That’s far away — to put it mildly — as one light-year is the equivalent to 9.46 trillion kilometres. Multiply that by 29 billion and see if you can bust your calculator.

The researchers explain that the two galaxies hidden behind a thick layer of cosmic dust that surrounds them were invisible to the optical lens of the Hubble Space Telescope.

But by using the Atacama Large Millimeter Array telescopes in Chile’s Atacama Desert, astronomers were able to capture radio waves from the distant galaxies.

“We were looking at a sample of very distant galaxies, which we already knew existed from the Hubble Space Telescope,” Pascal Oesch, the Cosmic Dawn Center associate professor at the Niels Bohr Institute, told the university’s website .
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“And then we noticed that two of them had a neighbour that we didn’t expect to be there at all. As both galaxies are surrounded by dust, some of their light is blocked, making them invisible to Hubble.”

What this new discovery suggests is that more galaxies formed in the early universe than what was previously estimated.

“Our discovery demonstrates that up to one in five of the earliest galaxies may have been missing from our map of the heavens. Before we can start to understand when and how galaxies formed in the universe, we first need a proper accounting,” said Oesch.

To help locate the missing galaxies, the Canadian Space Agency, NASA and European Space Agency launched a newly-built super telescope — the James Webb Space Telescope — i nto orbit on Christmas Day.

Once in place, the new telescope will help astronomers further map out the universe’s origins.

“The next step is to identify the galaxies we overlooked, because there are far more than we thought,” said Oesch.

“That’s where the James Webb Telescope will be a huge step forward. It will be much more sensitive than Hubble and able to investigate longer wavelengths, which ought to allow us to see these hidden galaxies with ease.”
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Blackleaf

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JWST is about to reach its destination at Lagrange 2, around 1 million miles from Earth....

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spaminator

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NASA's new space telescope reaches destination in solar orbit
Author of the article:Reuters
Reuters
Steve Gorman
Publishing date:Jan 25, 2022 • 15 hours ago • 3 minute read • Join the conversation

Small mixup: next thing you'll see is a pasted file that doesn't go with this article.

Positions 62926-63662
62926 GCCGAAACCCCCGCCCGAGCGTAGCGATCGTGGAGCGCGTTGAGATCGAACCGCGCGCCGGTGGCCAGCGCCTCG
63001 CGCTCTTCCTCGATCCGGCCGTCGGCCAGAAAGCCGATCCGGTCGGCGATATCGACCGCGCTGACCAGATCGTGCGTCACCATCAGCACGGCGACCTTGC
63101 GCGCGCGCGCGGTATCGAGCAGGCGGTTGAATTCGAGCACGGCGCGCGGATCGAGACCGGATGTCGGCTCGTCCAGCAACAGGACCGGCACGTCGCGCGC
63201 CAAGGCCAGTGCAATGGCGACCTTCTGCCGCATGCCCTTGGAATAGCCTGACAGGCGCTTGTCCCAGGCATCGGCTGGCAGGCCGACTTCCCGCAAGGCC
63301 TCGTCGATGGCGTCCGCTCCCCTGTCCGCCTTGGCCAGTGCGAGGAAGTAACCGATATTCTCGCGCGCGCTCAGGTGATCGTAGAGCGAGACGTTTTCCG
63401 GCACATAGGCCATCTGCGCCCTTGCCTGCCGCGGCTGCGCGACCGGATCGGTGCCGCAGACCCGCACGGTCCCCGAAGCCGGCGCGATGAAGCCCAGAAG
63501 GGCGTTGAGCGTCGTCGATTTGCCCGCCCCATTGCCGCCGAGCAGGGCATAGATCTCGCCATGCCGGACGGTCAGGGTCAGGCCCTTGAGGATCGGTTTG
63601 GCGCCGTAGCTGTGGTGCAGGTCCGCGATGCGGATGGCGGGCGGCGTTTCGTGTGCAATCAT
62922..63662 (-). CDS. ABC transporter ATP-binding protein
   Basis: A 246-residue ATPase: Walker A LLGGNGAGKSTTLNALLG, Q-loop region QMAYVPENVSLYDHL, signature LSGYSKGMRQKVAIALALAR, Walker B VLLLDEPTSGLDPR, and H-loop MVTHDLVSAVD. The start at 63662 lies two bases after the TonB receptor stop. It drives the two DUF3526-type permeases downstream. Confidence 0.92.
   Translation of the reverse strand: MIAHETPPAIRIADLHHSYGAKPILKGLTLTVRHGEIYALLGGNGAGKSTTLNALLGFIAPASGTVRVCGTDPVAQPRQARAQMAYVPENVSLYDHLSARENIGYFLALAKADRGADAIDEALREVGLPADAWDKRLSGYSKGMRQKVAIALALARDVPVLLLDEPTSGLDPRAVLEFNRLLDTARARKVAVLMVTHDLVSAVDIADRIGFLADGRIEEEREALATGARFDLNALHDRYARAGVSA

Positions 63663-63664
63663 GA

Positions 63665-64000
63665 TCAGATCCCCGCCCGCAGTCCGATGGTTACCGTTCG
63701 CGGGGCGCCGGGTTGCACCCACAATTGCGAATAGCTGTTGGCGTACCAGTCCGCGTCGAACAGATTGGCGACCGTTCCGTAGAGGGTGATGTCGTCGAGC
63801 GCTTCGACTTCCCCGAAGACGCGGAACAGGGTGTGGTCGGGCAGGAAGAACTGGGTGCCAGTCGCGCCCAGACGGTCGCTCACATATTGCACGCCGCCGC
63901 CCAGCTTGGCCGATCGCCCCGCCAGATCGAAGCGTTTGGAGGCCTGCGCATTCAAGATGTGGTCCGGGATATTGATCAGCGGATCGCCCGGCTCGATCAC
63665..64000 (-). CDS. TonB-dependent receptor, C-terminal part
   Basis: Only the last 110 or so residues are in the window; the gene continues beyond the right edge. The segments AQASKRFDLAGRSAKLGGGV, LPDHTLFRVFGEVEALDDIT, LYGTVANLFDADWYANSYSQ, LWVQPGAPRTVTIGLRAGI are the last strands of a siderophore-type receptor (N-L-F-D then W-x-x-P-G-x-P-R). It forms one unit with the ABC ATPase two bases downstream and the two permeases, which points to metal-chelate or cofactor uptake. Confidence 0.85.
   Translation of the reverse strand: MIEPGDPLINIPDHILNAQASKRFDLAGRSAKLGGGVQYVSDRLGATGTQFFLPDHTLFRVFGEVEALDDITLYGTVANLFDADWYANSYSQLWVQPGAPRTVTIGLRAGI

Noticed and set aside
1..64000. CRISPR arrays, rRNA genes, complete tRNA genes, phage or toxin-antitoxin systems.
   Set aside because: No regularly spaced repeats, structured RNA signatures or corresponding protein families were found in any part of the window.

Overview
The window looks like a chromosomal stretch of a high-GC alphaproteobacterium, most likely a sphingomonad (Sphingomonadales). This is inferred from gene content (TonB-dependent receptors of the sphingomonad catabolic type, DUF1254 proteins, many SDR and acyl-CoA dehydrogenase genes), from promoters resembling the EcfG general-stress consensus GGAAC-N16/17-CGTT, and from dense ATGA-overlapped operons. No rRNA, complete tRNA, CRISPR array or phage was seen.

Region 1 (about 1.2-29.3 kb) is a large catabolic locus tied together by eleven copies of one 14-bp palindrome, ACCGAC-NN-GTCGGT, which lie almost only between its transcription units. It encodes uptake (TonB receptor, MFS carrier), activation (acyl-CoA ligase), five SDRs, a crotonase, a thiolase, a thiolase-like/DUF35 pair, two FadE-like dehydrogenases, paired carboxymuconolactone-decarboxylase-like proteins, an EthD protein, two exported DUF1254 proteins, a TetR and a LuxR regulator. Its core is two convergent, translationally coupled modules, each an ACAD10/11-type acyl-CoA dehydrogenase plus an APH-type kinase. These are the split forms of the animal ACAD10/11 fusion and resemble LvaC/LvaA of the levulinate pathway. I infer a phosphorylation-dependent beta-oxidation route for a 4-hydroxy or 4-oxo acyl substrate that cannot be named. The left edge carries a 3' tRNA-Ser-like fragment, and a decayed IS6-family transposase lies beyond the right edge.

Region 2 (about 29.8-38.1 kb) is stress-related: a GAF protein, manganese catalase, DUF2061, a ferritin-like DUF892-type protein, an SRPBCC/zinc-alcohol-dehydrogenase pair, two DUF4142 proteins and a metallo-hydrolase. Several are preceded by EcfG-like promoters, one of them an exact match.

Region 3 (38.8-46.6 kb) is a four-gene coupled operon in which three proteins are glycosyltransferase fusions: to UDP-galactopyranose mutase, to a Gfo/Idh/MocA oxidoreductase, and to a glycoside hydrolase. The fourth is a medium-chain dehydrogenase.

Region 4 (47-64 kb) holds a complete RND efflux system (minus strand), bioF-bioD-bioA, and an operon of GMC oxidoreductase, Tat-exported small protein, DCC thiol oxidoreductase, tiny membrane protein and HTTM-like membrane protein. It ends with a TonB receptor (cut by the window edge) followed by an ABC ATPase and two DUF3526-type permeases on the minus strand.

In this still picture from a NASA TV broadcast, the James Webb Space Telescope separates from Arianespace's Ariane 5 rocket after launching from Europe's Spaceport, the Guiana Space Center in Kourou, French Guiana, Dec. 25, 2021.
In this still picture from a NASA TV broadcast, the James Webb Space Telescope separates from Arianespace's Ariane 5 rocket after launching from Europe's Spaceport, the Guiana Space Center in Kourou, French Guiana, Dec. 25, 2021. PHOTO BY NASA TV /AFP via Getty Images
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NASA’s James Webb Space Telescope, designed to give the world an unprecedented glimpse of infant galaxies in the early stages of the universe, arrived at its gravitational parking spot in orbit around the sun on Monday, nearly a million miles from Earth.

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With a final five-minute, course-correcting thrust of its onboard rocket, Webb reached its destination at a position of gravitational equilibrium known as the second Sun-Earth Lagrange point, or L2, arriving one month after launch, NASA officials said.

The thruster was activated by mission control engineers at the Space Telescope Science Institute in Baltimore, with radio signals confirming Webb was successfully “inserted” into its desired orbital loop around L2.

From there, Webb will follow a special “halo” path that keeps it in constant alignment with Earth but out of its shadow, as the planet and telescope circle the sun in tandem. The prescribed L2 orbit within the larger solar orbit thus enables uninterrupted radio contact, while bathing Webb’s solar-power array in non-stop sunlight.

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By comparison, Webb’s 30-year-old predecessor, the Hubble Space Telescope, orbits the Earth from 340 miles (547 km) away, passing in and out of the planet’s shadow every 90 minutes.

The combined pull of the sun and Earth at L2 – a point of near gravitational stability first deduced by 18-century mathematician Joseph-Louis Legrange – will minimize the telescope’s drift in space.